All the answers so far are mathematically wrong. Returning `rand() % N`

does not uniformly give a number in the range `[0, N)`

unless `N`

divides the length of the interval into which `rand()`

returns (i.e. is a power of 2). Furthermore, one has no idea whether the moduli of `rand()`

are independent: it's possible that they go `0, 1, 2, ...`

, which is uniform but not very random. The only assumption it seems reasonable to make is that `rand()`

puts out a Poisson distribution: any two nonoverlapping subintervals of the same size are equally likely and independent. For a finite set of values, this implies a uniform distribution and also ensures that the values of `rand()`

are nicely scattered.

This means that the only correct way of changing the range of `rand()`

is to divide it into boxes; for example, if `RAND_MAX == 11`

and you want a range of `1..6`

, you should assign `{0,1}`

to 1, `{2,3}`

to 2, and so on. These are disjoint, equally-sized intervals and thus are uniformly and independently distributed.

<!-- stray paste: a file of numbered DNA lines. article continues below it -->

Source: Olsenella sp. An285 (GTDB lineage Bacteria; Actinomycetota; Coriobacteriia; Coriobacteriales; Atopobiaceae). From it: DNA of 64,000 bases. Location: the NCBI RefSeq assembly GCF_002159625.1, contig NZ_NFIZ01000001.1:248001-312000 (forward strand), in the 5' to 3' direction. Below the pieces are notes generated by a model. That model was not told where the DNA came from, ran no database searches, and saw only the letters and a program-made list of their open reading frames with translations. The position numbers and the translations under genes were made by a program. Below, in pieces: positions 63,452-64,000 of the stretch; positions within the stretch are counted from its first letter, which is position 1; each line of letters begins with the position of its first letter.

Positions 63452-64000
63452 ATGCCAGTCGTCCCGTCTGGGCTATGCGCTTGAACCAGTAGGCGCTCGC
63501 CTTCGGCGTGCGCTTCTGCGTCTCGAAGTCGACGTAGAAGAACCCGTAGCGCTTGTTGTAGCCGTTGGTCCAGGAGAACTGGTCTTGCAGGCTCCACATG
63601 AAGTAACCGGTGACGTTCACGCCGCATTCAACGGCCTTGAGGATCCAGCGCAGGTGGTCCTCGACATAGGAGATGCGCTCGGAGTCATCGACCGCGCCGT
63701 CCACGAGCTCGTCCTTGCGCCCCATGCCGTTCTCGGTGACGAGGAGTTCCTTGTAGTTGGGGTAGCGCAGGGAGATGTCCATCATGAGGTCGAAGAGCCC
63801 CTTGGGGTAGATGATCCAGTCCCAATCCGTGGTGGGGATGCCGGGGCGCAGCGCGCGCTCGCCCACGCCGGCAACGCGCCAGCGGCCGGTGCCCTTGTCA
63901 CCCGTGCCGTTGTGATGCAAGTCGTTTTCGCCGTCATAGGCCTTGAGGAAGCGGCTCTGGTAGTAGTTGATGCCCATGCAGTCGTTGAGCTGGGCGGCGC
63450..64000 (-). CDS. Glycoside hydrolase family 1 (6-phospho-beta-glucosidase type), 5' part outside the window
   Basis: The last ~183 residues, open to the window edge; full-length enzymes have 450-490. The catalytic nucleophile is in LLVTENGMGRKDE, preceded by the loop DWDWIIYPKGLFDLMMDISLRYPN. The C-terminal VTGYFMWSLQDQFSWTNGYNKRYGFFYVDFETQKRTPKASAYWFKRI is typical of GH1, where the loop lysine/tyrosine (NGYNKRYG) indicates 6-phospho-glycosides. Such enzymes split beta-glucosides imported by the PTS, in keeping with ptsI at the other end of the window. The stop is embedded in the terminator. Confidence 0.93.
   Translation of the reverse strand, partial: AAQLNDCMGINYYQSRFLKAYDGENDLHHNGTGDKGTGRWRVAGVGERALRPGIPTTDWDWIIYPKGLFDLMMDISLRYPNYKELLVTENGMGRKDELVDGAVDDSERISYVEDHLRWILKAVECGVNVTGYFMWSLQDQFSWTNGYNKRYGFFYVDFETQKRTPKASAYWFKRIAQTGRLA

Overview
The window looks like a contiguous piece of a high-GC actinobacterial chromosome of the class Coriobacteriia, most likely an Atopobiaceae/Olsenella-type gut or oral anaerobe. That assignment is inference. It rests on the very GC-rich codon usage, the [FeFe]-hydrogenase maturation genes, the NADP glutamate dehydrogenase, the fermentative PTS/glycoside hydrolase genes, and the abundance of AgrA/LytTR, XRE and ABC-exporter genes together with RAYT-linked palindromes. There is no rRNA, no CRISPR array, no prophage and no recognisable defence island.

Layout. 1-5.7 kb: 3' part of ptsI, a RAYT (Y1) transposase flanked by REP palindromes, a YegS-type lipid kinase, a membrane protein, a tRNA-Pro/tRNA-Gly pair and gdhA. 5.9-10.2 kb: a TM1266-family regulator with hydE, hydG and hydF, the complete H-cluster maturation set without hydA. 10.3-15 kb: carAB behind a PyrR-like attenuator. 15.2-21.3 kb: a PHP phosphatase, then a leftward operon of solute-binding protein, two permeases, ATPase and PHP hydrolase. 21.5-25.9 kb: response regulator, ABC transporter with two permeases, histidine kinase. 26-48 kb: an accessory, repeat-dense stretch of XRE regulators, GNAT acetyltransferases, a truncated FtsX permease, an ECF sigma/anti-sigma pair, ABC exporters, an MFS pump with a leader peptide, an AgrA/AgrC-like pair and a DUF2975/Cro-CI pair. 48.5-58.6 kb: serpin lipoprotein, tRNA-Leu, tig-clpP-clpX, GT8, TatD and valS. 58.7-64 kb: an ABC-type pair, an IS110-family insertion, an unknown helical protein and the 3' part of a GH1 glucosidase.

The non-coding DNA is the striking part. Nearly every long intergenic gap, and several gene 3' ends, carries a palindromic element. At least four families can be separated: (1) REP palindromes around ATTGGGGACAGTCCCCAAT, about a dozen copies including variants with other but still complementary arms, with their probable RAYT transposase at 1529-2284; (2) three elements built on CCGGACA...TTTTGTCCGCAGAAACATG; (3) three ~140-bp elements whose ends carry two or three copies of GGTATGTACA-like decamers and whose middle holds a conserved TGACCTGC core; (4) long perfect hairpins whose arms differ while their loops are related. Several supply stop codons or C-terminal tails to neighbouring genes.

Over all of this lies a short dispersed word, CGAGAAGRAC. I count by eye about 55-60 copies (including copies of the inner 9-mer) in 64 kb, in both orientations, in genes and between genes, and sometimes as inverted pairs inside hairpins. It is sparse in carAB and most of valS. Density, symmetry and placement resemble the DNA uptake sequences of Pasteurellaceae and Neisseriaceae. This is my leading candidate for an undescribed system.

The suggestion to use floating-point division is mathematically plausible but suffers from rounding issues in principle. Perhaps `double`

is high-enough precision to work it; perhaps not. I don't know and I don't want to have to find out on my system.

The correct way is to use integer arithmetic. That is, you want something like the following:

```
/* Would like a semi-open interval [min, max) */
int random_in_range (unsigned int min, unsigned int max)
{
int base_random = rand(); /* in [0, RAND_MAX] */
if (RAND_MAX == base_random) return random_in_range(min, max);
/* now guaranteed to be in [0, RAND_MAX) */
int range = max - min,
remainder = RAND_MAX % range,
bucket = RAND_MAX / range;
/* There are range buckets, plus one smaller interval
within remainder of RAND_MAX */
if (base_random < RAND_MAX - remainder) {
return min + base_random/bucket;
} else {
return random_in_range (min, max);
}
}
```

The recursion is necessary to get a perfectly uniform distribution. For example, if you are given random numbers from 0 to 2 and you want only ones from 0 to 1, you just keep pulling until you don't get a 2; it's not hard to check that this gives 0 or 1 with equal probability.

This method is also described in the link that nos gave in their answer, though coded differently. Getting negative values is a little annoying because you have to increase the range first, which you can do by generating a random bit (using this method) as well as a random nonnegative number and taking the 2's complement (assuming that this is how integers work on your system, which I think they almost always do).